Saturday, May 21, 2011
Kelly Tarlton, Antarctica, and ancient photography
Kelly Tarlton was a Kiwi diver, explorer, and inventor who opened an Antarctic theme park in a series of abandoned sewer tanks beneath Auckland. Sounds a bit odd, but it's a much-loved destination and was only about 15 minutes from our home so we bought year-round passes and went after school when it was nearly empty and we could ride the snowcats around the penguin habitat over and over again without standing in line. Our favorite was when they had baby penguins, but the whole place was pretty cool.
These were the social piranhas.
Loved the plentiful Lego divers and submarines in the fish habitats. The fish seemed thankful for the diversions.
On the way in to Kelly Tarlton's, visitors walk through a replica of Captain John Falcon Scott's Antarctic hut, from the early 20th century. We learned after being in NZ for a little while that it's a common Kiwi dream to get down to Antarctica. New Zealand is one of the closer places in the world to that harsh and mysterious continent and Air New Zealand actually ran sightseeing flights down there for a while in the 70s until a terrible crash killed a couple of hundred people. Now you can take a long boat trip (a few weeks), best done from S. America, or donate heaps of money to one of the conservation groups. Or be a scientist. I'm sure there are other ways, too. What do I know?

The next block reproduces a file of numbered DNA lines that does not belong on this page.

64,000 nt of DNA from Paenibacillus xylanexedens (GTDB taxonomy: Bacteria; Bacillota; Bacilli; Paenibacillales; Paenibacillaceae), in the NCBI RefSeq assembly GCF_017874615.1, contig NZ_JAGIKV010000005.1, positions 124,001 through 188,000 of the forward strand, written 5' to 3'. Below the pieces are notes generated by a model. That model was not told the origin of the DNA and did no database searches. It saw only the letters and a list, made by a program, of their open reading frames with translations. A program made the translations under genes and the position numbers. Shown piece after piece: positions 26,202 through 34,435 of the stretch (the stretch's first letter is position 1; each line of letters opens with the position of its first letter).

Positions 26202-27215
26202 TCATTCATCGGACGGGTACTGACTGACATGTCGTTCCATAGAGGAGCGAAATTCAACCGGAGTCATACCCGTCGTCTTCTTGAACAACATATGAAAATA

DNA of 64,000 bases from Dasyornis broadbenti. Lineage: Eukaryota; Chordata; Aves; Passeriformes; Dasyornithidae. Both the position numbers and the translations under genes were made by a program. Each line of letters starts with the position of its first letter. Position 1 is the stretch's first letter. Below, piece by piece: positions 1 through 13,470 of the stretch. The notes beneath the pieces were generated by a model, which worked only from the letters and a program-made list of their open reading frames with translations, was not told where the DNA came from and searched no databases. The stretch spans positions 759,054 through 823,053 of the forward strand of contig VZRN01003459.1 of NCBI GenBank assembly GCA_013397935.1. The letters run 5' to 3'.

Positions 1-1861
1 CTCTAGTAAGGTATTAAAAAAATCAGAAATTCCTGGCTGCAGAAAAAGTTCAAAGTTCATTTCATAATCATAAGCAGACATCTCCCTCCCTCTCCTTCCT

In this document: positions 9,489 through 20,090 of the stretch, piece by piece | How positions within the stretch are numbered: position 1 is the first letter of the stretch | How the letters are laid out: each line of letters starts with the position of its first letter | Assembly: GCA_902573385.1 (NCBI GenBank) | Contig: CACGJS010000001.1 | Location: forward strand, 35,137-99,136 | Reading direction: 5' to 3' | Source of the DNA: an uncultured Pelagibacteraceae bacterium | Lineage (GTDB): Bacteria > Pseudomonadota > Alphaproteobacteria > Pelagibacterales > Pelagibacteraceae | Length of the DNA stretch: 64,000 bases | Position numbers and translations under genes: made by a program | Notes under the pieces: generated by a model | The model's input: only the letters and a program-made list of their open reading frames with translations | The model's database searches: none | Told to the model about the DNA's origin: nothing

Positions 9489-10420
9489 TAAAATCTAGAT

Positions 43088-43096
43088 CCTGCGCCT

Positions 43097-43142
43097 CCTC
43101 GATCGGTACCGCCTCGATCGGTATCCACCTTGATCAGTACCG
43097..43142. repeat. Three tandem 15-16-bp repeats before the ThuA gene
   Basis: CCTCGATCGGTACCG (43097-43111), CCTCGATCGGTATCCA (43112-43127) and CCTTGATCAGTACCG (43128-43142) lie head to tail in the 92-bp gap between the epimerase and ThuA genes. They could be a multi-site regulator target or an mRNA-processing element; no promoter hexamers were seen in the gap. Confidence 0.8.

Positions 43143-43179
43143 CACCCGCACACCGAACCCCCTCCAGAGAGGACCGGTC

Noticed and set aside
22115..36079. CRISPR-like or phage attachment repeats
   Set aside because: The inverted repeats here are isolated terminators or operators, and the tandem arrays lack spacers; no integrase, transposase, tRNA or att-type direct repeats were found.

Our friend Pete's brother, Nigel Watson, heads up the Antarctic Heritage Trust which preserves the explorers' expedition bases. He worked on this stunning book of photos done by a wonderful New Zealand photographer, Jane Ussher. I am ordering it as soon as I hit the Publish Post button, as I've been meaning to do that and now is as good a time as any. (Done! While I waited for the photos to load. Hooray.)
I was particularly interested in the darkroom supplies of the expedition's photographer. I wonder who it was -- was he chosen because he was a photographer or was it just one of the scientists who was given a camera and told to start shooting. I wouldn't think that many cameras were floating around in those days. Photography was just becoming a known entity, if I remember correctly. But what a gig!
Unfortunately, Captain Scott's second trip to Antarctica ended when everyone, including the sled dogs, died in white-out blizzards that lasted for eons and they all either froze or starved to death. Unimaginable, really.
Really cool to have the chance to learn about a part of the world that is so far away from the US that we barely know anything at all about it all the way over here. Names of people and places that have never been uttered by anyone I know in my 41 years are household words over on the other side of the world.
Now I'm really looking forward to receiving my Still Life book and staring for hours at its gorgeousness.
xo all! K.